Spain freezes in MINUS 25C weather as country sees lowest temperatures

Spain freezes in MINUS 25C weather as the country sees lowest temperatures for two decades

  • Spain is struggling to return to normality three days after 30-hour-long record snowfall that was hardened by record-low temperatures
  • Temperatures on Monday evening plummeted, reaching as low as minus 25.4 degrees Celcius in Bello, Spain
  • Big freeze has complicated efforts to clear countless roads and streets blocked by ice, snow and fallen trees 

Spain has shivered through its coldest night in at least two decades amid a record-breaking cold snap that blanketed Madrid in snow, closed the city’s main airport, and buried roads in snow and ice.

Temperatures plummeted to as low as 25.4 degrees Celsius in the town of Bello, located in a mountainous region to the east of Madrid known as the Spanish Siberia, the country’s weather agency AEMT reported. 

In Madrid, the temperatures fell to minus 10.8 degrees Celsius, the lowest level in half a century, with the capital’s Barajas airport registering minus 13.2 degrees Celsius. 

‘Since 1920, there have only been 15 days which have been colder,’ AEMET Madrid tweeted.  

Much of Spain is struggling to return to normality three days after a 30-hour-long record snowfall that was then hardened by record-low temperatures.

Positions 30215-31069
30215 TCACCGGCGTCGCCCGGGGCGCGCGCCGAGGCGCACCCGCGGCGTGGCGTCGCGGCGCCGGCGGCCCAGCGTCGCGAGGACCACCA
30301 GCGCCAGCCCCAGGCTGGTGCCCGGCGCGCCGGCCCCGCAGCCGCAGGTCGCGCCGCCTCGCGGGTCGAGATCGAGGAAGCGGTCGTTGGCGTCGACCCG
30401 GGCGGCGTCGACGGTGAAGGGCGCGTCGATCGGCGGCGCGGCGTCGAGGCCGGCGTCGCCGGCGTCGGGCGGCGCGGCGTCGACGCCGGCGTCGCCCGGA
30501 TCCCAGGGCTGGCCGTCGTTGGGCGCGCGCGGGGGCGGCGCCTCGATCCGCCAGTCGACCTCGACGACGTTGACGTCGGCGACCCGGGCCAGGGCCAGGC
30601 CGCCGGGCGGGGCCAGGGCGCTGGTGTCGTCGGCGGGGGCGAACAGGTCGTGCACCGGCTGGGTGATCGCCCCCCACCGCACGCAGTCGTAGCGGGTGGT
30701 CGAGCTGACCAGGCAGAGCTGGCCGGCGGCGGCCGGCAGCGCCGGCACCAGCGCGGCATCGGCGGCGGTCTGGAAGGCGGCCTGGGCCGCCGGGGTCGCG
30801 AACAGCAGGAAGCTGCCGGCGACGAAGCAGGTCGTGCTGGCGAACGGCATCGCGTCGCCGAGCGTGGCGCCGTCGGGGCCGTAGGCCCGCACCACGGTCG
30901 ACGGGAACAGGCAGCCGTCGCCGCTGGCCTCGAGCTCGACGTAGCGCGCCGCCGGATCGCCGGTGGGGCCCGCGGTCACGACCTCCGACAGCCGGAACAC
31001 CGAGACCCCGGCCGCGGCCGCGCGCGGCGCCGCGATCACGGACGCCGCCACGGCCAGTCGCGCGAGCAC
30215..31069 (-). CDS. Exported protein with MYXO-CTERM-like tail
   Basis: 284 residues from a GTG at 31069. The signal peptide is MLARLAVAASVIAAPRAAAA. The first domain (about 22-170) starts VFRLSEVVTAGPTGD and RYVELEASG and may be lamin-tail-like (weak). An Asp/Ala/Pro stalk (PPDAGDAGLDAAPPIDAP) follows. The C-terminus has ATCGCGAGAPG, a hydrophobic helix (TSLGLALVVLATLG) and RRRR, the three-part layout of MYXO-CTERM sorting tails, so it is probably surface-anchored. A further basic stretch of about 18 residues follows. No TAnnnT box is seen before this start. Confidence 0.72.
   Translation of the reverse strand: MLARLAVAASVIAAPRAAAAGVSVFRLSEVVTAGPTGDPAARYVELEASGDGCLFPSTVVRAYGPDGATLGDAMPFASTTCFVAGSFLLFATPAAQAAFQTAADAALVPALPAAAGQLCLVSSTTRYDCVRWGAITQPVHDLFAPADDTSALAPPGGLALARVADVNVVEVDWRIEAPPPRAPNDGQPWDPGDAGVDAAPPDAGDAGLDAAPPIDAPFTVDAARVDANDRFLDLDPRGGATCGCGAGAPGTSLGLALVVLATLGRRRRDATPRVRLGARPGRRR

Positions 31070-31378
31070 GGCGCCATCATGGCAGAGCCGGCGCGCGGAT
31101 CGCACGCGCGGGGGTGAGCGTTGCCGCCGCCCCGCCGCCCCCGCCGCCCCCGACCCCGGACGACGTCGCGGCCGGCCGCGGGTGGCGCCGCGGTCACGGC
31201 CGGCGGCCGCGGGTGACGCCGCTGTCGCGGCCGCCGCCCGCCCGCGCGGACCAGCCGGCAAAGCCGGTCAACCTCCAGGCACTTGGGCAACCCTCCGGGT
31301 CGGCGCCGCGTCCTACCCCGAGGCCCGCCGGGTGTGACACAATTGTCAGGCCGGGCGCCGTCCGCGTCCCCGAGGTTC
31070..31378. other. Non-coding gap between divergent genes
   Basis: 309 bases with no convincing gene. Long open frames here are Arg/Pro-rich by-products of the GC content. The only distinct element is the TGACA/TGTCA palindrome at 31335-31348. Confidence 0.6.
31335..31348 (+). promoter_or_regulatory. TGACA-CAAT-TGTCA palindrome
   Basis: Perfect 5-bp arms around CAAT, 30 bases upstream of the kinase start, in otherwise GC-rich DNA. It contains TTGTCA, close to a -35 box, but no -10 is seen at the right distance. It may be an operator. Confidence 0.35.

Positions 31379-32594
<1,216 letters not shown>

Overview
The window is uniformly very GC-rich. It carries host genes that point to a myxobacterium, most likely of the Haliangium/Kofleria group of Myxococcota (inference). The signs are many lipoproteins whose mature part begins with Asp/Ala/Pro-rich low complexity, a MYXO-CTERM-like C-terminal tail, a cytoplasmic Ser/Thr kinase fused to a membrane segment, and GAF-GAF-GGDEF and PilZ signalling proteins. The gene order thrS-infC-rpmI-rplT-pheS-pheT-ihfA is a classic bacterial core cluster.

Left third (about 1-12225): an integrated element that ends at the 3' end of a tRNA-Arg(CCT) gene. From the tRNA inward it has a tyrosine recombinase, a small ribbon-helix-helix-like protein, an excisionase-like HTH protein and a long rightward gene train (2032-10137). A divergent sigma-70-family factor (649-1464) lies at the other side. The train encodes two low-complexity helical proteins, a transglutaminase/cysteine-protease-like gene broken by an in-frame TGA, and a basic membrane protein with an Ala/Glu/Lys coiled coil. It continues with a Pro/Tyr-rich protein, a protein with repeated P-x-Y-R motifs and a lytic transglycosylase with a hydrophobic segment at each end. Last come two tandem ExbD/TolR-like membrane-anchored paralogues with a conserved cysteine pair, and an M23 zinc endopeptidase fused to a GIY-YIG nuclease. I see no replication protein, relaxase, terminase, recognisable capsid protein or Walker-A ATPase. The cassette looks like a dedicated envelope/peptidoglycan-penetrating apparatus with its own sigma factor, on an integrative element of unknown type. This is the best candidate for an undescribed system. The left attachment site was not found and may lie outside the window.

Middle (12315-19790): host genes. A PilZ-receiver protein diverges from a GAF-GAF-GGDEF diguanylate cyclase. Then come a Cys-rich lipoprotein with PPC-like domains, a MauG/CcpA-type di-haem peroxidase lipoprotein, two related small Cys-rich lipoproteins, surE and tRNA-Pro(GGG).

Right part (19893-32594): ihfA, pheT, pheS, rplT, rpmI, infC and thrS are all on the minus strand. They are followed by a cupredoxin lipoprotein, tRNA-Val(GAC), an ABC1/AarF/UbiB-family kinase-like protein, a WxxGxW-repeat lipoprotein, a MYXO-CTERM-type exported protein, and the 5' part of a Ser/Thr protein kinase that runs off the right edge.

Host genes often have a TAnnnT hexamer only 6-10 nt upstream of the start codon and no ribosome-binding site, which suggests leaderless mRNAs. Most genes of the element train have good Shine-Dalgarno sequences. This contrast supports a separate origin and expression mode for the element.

The big freeze has now complicated efforts to clear countless roads blocked by snow, but authorities resumed their work today to clear the streets of ice and fallen trees despite the brutal cold.   

Much of Spain is struggling to return to normality three days after a 30-hour-long record snowfall that was then hardened by record-low temperatures. Pictured: Ducks stand on the frozen Chico river in Avila, Spain, today

In Madrid, the temperatures fell to minus 10.8 degrees Celsius, the lowest level in half a century, with the capital’s Barajas airport registering minus 13.2 degrees Celsius. Pictured: A woman today feeds a pigeon in front of the Royal Palace in Madrid

Ruben del Campo, spokesman for AEMET, said on Tuesday that the previous night had been the coldest since at least 2001. 

But del Campo said the figures are provisional and it could be the coldest night ‘in many more decades’, reports Spain’s El Pais newspaper.  

Eleven of Spain’s 51 provinces and autonomous regions were in the highest level of alert. 

After experiencing the heaviest snowfall in 50 years, Madrid resumes efforts to get back to normal on Tuesday, despite shortages of snow ploughs and salt.

Schools remained closed in the capital and much of central Spain, with emergency and military crews still working to reopen roads, remove fallen trees, re-establish power lines, as well as ensuring the distribution of food and coronavirus vaccine.

Troops from Spain’s army wear protective face masks today as they hack at snow in an attempt to open up blocked roads in Toledo

A man enjoys the cold weather today as he tries to break the ice of a fountain at Oriente Square, next to the Royal Palace in Madrid